Retrospective analysis of previously published data was performed [5,16,17,18,19,20]. From among 160 head-injured patients treated in the Neurocritical Care Unit, Addenbrooke’s Hospital in the years 1992–1995, 31 presented ICP plateau waves, defined as a sudden rise in ICP above the value of 40 mmHg that lasted at least 5 min. All of the patients were analgosedated, intubated and mechanically ventilated to achieve mild hypocapnia (end-tidal pCO2 3.5–4 kPa); further details on patients’ clinical data, treatment protocol and data acquisition methodology were thoroughly described elsewhere [5]. In 96 patients, intermittent recording of ICP, ABP and TCD was performed on a daily basis, for periods ranging from 20 min to 4 h. A total of 18 recordings captured in 8 patients (2 women, 6 men; age 19–36 years) covered the entire course of plateau ICP wave and, therefore, were available for analysis. Artefacts resulting from nursing interventions were removed manually.
Recordings were manually divided into periods of baseline ICP (normal or elevated) and stable phases of plateau (Figure 1). An automatic detection of points characteristic to each cardiac cycle, that is maximal (peak of systole) and minimal (end-diastolic) values [21], was performed on courses of raw ABP and FV signals (Figure 2). Subsequently, signals were sliced into single cardiac cycles, and then, the representative cycle of ABP as well as that of FV were derived by a process of aligning all individual cycles and averaging them, which reduced the noise. This technique also allowed us to reduce time delay between ABP and FV signals.
Representative cycles were normalised so as for ABP and FV to assume values between 0 and 1 (see Figure 3). Three variants of calculating dissimilarity between ABP and FV waveforms, the latter referenced as Difference Index (DI), were proposed:
DI dif = ABP t FV t t = ABP t t FV t t   , DI abs = | ABP t FV t | t   , DI rsq = ( ABP t FV t ) 2 t   ,
where ABPt and FVt stand for normalised values of ABP and FV curves at time t, | · | symbolises the absolute value, and · t indicates averaging over time within the representative cycle. While calculating DIdif depends on relation of the ABP and FV curves to each other, that is which curve is above the other in given time point, DI based on absolute value (DIabs) and root square (DIrsq) is proposed as independent from ABP to FV curve position influence. Note that averaging the differences between ABP and FV curves over time, i.e., DI dif variant, is equivalent to subtracting the average values of ABP and FV curves.
Pulsatility Index (PI) was calculated according to formula presented by Gosling [22]:
PI = FV s FV d FV m
where FVs stands for peak-systolic, FVd—end-diastolic and FVm—mean value of FV. FVs and FVd were found as, respectively, maxima and minima of raw FV time course in 2 s long segments. PI values were first obtained in 10 s-long segments and then averaged over time to produce one representative value for each baseline and plateau episode.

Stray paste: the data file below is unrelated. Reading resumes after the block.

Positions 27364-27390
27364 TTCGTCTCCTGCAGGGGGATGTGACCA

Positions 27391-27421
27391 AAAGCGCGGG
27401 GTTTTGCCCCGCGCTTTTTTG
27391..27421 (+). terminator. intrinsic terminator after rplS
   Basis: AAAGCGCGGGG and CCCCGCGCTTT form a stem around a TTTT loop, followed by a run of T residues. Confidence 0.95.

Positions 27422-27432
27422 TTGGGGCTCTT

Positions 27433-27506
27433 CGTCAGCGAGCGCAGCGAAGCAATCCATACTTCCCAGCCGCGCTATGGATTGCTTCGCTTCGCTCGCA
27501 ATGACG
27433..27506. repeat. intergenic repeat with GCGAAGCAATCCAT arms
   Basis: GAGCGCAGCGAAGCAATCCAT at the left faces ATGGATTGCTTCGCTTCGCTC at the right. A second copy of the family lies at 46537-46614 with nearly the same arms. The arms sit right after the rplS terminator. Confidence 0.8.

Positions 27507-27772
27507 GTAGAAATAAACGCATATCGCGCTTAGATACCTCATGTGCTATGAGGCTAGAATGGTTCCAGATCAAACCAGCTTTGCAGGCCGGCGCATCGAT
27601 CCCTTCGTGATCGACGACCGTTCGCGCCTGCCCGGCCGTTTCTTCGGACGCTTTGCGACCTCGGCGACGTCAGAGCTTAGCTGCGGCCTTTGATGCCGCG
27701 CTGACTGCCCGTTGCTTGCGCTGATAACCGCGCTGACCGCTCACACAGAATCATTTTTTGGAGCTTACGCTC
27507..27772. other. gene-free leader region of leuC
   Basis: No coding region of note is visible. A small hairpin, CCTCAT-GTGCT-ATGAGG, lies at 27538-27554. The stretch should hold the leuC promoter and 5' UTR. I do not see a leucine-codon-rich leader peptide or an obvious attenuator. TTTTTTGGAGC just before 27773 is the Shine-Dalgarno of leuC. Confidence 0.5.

Normal distribution of the data was confirmed with Shapiro–Wilk test and, therefore, a paired two-side t-test was used for further analysis. Values of DI before and during an ICP plateau wave were compared. DI ability to differentiate between baseline and plateau was compared against that of PI with receiver operating characteristic (ROC) curve analysis.
Intracranial pressure was monitored with intraparenchymal sensors, either the Camino Direct Pressure Monitor (Camino Laboratories, San Diego, CA, USA) or the Codman Microsensors ICP Transducer (Codman and Shurtleff, Inc., Raynham, MA, USA).
Signal recording, editing, and pulse analysis were performed in ICM+ (; Cambridge Enterprise Ltd., Cambridge, UK; accessed on 13 May 2021). Following calculations and statistical analysis were conducted in Matlab (MathWorks, Natick, MA, USA).
The data were collected during routine multimodal monitoring included in Protocol 30 REC 97/290, approved by a local bioethical committee. After anonymization, digital recordings were retrospectively analysed as a part of clinical audit.

3. Results

A total of 18 recordings of plateau waves preceded by stable baseline period were available for analysis. Mean values, standard deviation and results of paired t-test (baseline vs. plateau) are presented in Table 1. During ICP plateau wave, values of DI were significantly higher (p < 0.0001). Values of DI are different in three variants. According to ROC analysis presented in Table 2 and Figure 4, DIdif yields somewhat higher ability to detect plateau waves as opposed to PI; however, this difference is not significant. Amongst analysed indices, DIdif provides highest accuracy (0.875) and area under a curve (0.918).

4. Discussion

In pursuit of a reliable, repeatable and user-independent non-invasive ICP estimator, many modalities using various signal sources have been introduced, e.g., assessment of ICP transmission through cochlear aqueduct or into the optic nerve sheath, measurement of sound attenuation within the brain parenchyma, venous opthtalmodynamometry, and others, including minimally invasive epidural sensors [23]. Among numerous techniques available, TCD-waveform-based methods present some significant advantages, especially a possibility of continuous monitoring that allows for identifying both long-term trends and rapid changes of vascular origin.
Introduction of DI is an attempt to use simple, graphically-derived estimator to assess exceptionally complex intracranial haemodynamics. The DI concept was based on the observation that in physiological conditions, there is a striking resemblance between ABP and FV waveforms. They might be roughly approximated to each other, since ABP is a major driving force for CBF and, concordantly, FV. The more pathological intracranial hemodynamics are, the more divergent ABP and FV waveform courses become.